They wanted to try and define him; they wanted to comprehend him; they wanted to nail him down. But they should have learned from the first attempt to nail him down. This Jesus who defies definition. This Jesus who is beyond our comprehension. He defies our attempts to categorize him, simply because once we have him figured out, then we wouldn’t need him anymore. This Jesus would become one more thing that we have conquered, one more thing that we have figured out and then left to the side as we move on to other puzzles to solve or other mountains to climb.
So, what is left? We need some handles, don’t we? We need some way of grasping, of clinging, even if we don’t have full comprehension. Without a place to grab onto, then Jesus becomes another of those incomprehensible realities like black holes and quantum physics that wrinkle our brows but don’t really impact our lives.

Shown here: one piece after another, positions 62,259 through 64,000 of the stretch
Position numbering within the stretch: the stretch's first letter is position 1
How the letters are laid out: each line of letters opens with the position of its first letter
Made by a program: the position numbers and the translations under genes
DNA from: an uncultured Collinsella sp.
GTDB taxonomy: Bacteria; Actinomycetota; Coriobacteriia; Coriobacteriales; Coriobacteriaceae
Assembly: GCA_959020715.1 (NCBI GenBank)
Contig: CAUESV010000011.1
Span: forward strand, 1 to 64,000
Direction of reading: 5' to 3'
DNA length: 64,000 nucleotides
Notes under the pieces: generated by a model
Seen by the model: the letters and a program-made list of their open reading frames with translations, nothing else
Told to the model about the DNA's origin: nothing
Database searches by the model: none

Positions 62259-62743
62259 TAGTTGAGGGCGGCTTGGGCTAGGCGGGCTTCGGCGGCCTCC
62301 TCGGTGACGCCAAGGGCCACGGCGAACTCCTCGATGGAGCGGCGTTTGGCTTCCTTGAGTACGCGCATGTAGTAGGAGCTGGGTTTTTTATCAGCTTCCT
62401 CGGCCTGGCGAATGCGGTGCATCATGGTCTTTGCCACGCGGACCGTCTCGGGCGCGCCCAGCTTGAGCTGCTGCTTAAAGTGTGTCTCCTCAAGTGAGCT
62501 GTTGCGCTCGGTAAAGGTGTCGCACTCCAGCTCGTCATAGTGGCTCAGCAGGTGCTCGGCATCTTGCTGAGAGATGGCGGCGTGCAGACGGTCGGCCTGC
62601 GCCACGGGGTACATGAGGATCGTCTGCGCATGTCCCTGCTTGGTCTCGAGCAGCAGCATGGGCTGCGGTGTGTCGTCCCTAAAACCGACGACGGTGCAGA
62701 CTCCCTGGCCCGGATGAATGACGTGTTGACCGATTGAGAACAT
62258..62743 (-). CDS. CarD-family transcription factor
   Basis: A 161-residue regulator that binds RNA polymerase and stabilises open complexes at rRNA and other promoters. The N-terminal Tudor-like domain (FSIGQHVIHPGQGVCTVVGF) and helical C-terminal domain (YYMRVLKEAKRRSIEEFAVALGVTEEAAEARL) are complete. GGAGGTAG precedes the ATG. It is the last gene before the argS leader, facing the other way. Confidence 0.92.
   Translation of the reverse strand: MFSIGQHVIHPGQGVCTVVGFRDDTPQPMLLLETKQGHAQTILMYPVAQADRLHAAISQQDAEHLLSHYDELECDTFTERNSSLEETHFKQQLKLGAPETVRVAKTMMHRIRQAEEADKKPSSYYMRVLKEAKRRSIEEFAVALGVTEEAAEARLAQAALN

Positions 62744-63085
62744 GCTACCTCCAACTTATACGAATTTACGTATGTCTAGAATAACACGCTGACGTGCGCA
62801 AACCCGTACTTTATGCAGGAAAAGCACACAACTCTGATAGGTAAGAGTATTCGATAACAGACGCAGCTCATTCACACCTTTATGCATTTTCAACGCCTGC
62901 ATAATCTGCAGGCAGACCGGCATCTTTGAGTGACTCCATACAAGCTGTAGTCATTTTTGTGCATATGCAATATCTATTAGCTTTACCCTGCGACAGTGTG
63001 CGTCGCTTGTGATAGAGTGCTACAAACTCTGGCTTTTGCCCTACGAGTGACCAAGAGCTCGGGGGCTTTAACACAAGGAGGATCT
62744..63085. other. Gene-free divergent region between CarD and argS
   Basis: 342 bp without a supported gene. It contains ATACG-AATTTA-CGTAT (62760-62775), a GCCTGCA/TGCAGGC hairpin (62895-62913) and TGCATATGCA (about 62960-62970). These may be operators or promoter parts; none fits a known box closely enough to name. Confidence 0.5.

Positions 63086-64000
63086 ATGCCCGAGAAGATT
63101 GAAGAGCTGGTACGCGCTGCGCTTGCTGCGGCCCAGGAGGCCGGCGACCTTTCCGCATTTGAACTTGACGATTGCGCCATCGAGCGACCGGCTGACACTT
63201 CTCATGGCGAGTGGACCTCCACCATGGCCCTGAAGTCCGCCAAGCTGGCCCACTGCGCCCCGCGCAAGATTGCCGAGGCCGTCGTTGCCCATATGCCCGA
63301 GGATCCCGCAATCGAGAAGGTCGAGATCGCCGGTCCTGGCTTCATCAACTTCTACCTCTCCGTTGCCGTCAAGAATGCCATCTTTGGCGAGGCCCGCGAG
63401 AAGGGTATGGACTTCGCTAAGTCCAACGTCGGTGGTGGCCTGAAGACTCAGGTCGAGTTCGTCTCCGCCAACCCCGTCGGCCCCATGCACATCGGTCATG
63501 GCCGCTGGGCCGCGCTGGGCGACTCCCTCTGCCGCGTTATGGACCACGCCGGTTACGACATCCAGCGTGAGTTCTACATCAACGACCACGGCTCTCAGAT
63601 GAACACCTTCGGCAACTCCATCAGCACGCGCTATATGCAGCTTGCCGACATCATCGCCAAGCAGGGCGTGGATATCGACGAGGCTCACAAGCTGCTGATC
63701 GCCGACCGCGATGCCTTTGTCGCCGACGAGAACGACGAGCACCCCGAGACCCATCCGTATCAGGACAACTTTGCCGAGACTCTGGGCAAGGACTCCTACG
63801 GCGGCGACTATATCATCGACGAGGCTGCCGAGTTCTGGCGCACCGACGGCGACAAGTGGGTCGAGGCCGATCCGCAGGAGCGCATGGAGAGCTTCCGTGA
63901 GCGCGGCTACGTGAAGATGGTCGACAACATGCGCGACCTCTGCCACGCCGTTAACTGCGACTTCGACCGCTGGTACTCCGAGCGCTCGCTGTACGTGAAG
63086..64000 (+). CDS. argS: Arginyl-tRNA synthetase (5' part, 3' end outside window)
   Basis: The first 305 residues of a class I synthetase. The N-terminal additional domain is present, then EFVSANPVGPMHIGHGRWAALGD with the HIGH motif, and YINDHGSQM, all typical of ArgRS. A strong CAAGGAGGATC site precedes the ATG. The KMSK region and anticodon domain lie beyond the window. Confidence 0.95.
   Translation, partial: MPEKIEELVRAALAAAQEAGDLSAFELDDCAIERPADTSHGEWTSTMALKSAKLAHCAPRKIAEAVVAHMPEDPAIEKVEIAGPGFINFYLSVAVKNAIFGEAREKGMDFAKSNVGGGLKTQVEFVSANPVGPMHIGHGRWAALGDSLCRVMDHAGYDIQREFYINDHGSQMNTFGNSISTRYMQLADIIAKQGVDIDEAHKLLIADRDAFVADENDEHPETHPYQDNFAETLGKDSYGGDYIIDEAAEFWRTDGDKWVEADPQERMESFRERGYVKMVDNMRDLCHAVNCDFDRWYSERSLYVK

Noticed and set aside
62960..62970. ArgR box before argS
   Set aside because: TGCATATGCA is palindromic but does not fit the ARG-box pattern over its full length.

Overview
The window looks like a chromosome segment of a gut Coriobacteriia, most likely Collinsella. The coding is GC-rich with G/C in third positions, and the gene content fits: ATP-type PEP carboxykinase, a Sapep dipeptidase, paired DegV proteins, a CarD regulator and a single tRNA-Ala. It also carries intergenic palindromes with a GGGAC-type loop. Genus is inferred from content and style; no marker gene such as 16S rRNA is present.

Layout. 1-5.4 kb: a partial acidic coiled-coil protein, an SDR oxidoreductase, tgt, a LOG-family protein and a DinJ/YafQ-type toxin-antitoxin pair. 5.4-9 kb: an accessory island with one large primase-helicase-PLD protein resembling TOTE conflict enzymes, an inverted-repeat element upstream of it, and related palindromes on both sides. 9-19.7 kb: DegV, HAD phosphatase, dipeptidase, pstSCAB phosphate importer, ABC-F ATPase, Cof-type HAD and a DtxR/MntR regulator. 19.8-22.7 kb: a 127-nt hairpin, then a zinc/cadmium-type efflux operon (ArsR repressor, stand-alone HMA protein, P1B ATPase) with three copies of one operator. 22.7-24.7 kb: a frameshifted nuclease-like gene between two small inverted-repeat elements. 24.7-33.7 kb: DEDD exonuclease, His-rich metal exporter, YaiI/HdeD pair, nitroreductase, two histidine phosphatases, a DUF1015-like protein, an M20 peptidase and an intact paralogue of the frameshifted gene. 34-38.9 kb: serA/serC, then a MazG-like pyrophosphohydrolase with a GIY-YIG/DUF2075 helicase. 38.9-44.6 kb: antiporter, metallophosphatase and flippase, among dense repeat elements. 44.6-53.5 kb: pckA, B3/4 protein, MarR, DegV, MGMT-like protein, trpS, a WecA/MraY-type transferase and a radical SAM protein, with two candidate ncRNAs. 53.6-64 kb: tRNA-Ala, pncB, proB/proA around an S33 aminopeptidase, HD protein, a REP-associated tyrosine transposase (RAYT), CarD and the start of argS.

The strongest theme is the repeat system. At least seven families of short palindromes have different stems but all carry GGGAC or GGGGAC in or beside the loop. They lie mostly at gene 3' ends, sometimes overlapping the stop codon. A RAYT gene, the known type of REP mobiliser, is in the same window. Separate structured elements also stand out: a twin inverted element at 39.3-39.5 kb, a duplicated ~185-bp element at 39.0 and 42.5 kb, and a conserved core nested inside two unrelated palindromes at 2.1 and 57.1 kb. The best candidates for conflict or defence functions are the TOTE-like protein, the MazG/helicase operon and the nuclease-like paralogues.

What’s left is poetry. At least that is John’s response. When explanation fails, go for poetry. Or for music. Our Gospel text for this week is a song of praise to the nature of Christ. It is a theological doxology. Well, what would you call it?
We could, of course, analyze these words to wring out every thought. That would be a way of approaching understanding. But in the end, it is the power of the words that speak most profoundly. Or if not power, then beauty. There is something here that catches our breath when we gaze at it. There is something that makes our hearts pound and tears come to our eyes. It may be unexplainable, but it speaks clearly to the deepest longings of our soul.